17. 17.  Clothing according to Indian religion-  Hindu (women)-  Sari- a sari or saree is a female garment in the Indian subcontinent. A sari is a strip of unstitched cloth, ranging from four to nine meters in length that is draped over the body in various styles. The sari is worn over petticoat and at the upper part of the body is covered with blouse.  Ghagra choli- a ghagra choli or lehenga choli is the traditional clothing of women in Rajasthan and Gujarat, Punjabi also wear them and they are used in some of their folk dances. It is a combination of lehnga a tight choli and a odhani. A lehenga is form of long skirt which is pleated or gathered at the waist and tied over the waist. A choli is a blouse shell garment, which is cut to fit to the body, sleeve length vary.  Salwar kameez- the salwar kameez is the traditional wear of women in Punjab, Haryana, Himachal Pradesh and Kashmir and has become the most popular dress for female. It consists of loose trousers(salwar) narrow at the ankle, topped by tunic top (kameez). Women generally wear it with dupattas or odhani.  Churidar- churidar is a version of salwar which is loose up to knees and fits the calf below. Usually a long kurta which goes below the knees is worn with the churidar.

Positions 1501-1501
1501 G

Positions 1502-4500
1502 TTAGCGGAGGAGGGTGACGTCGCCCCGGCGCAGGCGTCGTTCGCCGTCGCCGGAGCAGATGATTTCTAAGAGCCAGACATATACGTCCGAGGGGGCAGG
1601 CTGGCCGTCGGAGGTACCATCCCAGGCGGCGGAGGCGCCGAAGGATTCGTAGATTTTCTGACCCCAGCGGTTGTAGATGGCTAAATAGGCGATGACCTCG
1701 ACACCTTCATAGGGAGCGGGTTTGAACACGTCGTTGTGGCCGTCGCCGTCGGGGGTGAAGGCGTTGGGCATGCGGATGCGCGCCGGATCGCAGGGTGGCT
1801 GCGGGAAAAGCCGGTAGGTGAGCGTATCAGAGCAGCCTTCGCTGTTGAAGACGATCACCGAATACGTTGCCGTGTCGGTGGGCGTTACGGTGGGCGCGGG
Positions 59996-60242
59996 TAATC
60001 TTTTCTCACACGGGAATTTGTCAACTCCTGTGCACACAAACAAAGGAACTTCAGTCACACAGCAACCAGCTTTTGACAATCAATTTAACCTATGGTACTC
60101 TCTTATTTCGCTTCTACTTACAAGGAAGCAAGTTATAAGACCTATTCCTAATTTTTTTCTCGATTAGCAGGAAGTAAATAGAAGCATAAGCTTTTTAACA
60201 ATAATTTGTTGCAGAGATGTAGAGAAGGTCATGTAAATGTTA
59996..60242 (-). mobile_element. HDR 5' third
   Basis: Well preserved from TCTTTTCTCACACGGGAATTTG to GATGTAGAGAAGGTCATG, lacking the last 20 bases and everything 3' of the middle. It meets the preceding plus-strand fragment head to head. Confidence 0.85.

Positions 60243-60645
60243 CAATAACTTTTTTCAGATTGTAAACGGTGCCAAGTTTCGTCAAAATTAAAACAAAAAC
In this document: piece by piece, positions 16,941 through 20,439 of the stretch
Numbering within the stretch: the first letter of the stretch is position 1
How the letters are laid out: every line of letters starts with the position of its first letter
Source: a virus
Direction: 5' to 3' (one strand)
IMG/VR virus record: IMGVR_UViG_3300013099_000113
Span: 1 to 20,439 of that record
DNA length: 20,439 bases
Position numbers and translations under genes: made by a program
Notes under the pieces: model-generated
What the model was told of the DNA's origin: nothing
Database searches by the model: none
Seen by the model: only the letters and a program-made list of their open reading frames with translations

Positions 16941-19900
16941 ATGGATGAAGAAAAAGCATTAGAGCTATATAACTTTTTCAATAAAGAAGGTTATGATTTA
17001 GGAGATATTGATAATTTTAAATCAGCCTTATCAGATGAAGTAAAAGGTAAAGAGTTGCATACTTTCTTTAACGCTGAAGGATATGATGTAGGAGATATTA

18. 18. sari Salwaar kameez Churidaar Ghagra choli
  19. 19.  Men-  Dhoti- a dhoti is a six feet long white strip of cotton. This traditional attire is mainly worn by men in villages. It is held in place with the help of a belt, ornamental and embroidered or a flat and simple one around the waist.  Lungi- a lungi also known as sarong is a traditional garment of India. It is either tucked in over the waist up to knee length or is allowed to lay over and reach up to the ankle. Lungi is generally of two types the open lungi and the stitched lungi. The open lungi is plain sheet of cotton or silk, whereas the stithed one has both of its open end and stitched together to form a tube like structure.  Serwani- a serwani is a long coat boss jacket fastened with buttons. It comes to just below the knees, somewhere high on the calf. The jacket has a Nehru collar, which is a collar that stands up. The serwani is worn with tighter fitting pants or trousers called churidar. Churidar are trousers that are loose around the hip and thighs, but are tight and gathered around the ankle. A scarf is sometimes added to the serwani.
  20. 20. Dhoti kurta Lungi kurta Serwani churidaar